The UK government has recently announced that migrants from at least 67 countries who intend to stay more than six months will need to have a TB test before applying for a visa. After years of progress in the global fight against TB, it has now clear that a major epidemic of the diseases again and the WHO predicts the situation will become worse in coming years unless steps are taken to improve better prevention and treatment of the disease.
TB is not a new challenge to Europe. TB was a major killer throughout the region and it has only been in the last 50 or so years that most (but not all) European countries have seen a major improvement in the prevalence of what is still a life-threatening disease. Rightly or wrongly, TB has also been typically seen as a disease imported by newcomers and most so-called “receiving” countries have instituted steps to assess migrants for their TB status. Some countries, such as the USA and Canada, have elected to screen people prior to their emigration or departure. Others have adopted on-arrival screening policies and practices.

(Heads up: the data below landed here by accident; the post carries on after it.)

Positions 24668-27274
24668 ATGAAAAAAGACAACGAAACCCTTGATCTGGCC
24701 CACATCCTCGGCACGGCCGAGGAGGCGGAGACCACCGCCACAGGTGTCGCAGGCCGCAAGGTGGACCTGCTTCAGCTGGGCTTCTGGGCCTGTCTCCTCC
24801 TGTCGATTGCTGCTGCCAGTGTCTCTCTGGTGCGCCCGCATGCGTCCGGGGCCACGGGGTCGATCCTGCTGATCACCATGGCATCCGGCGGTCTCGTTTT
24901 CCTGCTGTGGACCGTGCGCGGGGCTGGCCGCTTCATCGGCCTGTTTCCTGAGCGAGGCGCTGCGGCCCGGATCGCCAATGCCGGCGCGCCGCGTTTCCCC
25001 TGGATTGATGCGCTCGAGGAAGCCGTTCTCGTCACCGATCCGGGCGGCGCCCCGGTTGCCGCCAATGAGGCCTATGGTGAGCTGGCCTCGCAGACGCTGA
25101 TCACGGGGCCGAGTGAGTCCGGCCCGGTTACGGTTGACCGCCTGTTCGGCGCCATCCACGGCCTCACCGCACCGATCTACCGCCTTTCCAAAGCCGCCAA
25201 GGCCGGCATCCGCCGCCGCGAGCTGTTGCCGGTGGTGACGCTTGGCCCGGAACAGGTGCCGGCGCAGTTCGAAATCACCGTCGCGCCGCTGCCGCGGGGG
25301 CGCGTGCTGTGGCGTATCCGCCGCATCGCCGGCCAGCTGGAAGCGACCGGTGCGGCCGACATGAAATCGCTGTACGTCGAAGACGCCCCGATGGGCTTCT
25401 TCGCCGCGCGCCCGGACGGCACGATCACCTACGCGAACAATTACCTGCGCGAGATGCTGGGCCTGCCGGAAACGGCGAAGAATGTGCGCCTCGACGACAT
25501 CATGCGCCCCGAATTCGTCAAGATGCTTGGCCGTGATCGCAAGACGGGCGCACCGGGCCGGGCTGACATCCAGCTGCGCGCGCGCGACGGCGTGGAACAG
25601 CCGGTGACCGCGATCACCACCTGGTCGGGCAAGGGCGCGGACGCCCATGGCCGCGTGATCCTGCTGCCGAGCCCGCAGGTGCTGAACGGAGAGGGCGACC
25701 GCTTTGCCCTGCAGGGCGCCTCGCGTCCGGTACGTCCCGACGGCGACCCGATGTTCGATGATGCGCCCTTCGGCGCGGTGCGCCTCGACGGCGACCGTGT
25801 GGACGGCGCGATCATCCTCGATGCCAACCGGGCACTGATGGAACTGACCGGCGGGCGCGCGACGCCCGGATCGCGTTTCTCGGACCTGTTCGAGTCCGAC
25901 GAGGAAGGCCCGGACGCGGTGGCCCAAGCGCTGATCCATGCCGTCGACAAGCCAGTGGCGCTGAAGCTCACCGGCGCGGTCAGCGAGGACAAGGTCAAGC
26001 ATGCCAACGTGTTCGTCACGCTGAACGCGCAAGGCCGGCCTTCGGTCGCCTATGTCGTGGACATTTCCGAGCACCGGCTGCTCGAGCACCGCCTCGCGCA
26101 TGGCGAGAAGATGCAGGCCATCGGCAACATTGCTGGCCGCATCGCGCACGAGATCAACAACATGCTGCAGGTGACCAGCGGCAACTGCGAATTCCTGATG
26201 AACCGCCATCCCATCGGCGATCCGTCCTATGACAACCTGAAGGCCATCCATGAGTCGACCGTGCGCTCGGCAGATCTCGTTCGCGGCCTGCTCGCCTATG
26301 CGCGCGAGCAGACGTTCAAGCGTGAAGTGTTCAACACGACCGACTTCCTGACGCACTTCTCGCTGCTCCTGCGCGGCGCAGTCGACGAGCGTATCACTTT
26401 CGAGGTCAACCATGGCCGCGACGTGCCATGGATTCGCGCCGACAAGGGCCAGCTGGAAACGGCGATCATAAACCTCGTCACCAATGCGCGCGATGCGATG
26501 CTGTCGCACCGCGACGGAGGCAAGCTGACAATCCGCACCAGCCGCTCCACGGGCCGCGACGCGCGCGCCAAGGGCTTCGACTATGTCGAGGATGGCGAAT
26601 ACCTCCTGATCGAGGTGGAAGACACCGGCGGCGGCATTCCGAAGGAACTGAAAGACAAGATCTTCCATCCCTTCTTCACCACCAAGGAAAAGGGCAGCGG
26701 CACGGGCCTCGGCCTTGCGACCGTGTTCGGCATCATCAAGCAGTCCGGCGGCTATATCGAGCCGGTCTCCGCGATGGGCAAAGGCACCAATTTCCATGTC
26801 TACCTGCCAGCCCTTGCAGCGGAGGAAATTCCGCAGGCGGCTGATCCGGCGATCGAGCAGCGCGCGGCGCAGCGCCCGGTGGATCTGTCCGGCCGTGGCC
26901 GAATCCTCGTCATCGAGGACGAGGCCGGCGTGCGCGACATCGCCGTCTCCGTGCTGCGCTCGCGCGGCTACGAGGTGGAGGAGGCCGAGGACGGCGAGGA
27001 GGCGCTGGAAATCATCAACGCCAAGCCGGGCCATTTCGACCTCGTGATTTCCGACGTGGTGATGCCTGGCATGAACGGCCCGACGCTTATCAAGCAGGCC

Screening for any diseases is always costly and open to problems of sensitivity and specificity. Additionally, we believe that many of the screening policies and practices currently in place have not proved particularly effective. Pre-migration screening, for example, does not pick up cases of exposure to TB during the course of migration and on-arrival screening appears not to pick up a large proportion of all the people that go on to develop TB well after arrival. Screening for TB has also been associated with both real and perceived discrimination. Some countries in the Gulf, for example, refuse entry to people with TB and the USA, Canada and Australia require people who test positive for TB to complete a course of treatment before reapplying for a visa. The fear of being rejected entry as a result of TB has lead to considerable corruption around pre-migration screening and to various other ways of avoiding screening. The reality is that a significant proportion of all TB identified in migrants after entry is probably linked to the working and living conditions into which migrants in most parts of the world are directed. Migrants typically move into low-income neighborhoods, poor quality houses that are overcrowded and poorly ventilated. Many TB experts believe these are the prime conditions for transmission of TB. Low-income migrations also tend to eat poorly and invest less in health care, thus exacerbating the risk of TB. If TB in migrants is to be prevented and controlled, existing policies and practices on screening need to be reassessed and steps need to be taken to tailor screening to the realities of exposure and reactivation of latent TB. TB screening also needs to be presented much more forcefully as a nondiscriminatory practice and as one designed simply to identify those people who should be and are eligible for quality treatment.